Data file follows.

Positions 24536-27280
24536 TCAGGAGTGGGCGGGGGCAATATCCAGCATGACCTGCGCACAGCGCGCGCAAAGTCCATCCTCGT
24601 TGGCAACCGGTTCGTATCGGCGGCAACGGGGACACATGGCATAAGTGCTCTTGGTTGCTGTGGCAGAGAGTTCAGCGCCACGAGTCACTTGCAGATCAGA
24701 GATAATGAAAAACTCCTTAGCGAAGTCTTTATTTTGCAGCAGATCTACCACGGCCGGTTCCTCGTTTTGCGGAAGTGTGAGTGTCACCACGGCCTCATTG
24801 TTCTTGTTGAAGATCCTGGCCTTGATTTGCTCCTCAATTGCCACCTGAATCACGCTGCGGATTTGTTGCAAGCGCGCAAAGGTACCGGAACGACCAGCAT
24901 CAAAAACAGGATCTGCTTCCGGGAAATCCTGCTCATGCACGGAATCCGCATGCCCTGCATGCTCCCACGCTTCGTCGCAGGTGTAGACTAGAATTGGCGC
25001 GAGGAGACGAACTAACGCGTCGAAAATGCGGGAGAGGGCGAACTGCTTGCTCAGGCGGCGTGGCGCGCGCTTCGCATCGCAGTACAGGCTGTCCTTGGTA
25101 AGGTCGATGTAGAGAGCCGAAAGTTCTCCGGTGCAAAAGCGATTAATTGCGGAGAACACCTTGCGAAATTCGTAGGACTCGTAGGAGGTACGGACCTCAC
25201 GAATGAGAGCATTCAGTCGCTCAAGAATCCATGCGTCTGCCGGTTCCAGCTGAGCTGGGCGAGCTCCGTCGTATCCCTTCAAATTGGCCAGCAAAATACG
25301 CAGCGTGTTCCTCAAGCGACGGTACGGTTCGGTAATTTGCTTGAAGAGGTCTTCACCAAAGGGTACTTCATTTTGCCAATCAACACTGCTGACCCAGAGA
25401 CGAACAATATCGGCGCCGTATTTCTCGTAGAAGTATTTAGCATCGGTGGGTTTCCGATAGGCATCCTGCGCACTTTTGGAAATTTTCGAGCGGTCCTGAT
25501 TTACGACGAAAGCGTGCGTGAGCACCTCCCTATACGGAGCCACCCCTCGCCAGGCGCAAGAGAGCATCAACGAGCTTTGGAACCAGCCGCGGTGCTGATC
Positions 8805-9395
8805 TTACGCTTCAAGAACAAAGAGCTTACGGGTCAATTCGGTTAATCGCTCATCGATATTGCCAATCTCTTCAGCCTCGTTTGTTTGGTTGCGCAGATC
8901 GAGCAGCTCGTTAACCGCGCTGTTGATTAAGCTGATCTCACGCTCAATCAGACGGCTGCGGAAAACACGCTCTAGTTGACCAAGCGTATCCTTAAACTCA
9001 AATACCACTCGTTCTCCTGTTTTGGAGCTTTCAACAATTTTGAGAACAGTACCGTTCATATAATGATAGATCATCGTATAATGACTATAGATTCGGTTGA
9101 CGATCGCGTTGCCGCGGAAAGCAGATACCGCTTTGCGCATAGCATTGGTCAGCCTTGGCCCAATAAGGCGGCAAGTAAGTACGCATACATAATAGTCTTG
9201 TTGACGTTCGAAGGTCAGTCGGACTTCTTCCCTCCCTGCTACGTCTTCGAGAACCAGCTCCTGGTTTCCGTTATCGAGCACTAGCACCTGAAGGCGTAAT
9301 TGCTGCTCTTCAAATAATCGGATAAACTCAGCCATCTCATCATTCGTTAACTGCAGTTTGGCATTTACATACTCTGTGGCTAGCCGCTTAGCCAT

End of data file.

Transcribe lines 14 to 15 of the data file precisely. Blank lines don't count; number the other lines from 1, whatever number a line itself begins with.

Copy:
8805 TTACGCTTCAAGAACAAAGAGCTTACGGGTCAATTCGGTTAATCGCTCATCGATATTGCCAATCTCTTCAGCCTCGTTTGTTTGGTTGCGCAGATC
8901 GAGCAGCTCGTTAACCGCGCTGTTGATTAAGCTGATCTCACGCTCAATCAGACGGCTGCGGAAAACACGCTCTAGTTGACCAAGCGTATCCTTAAACTCA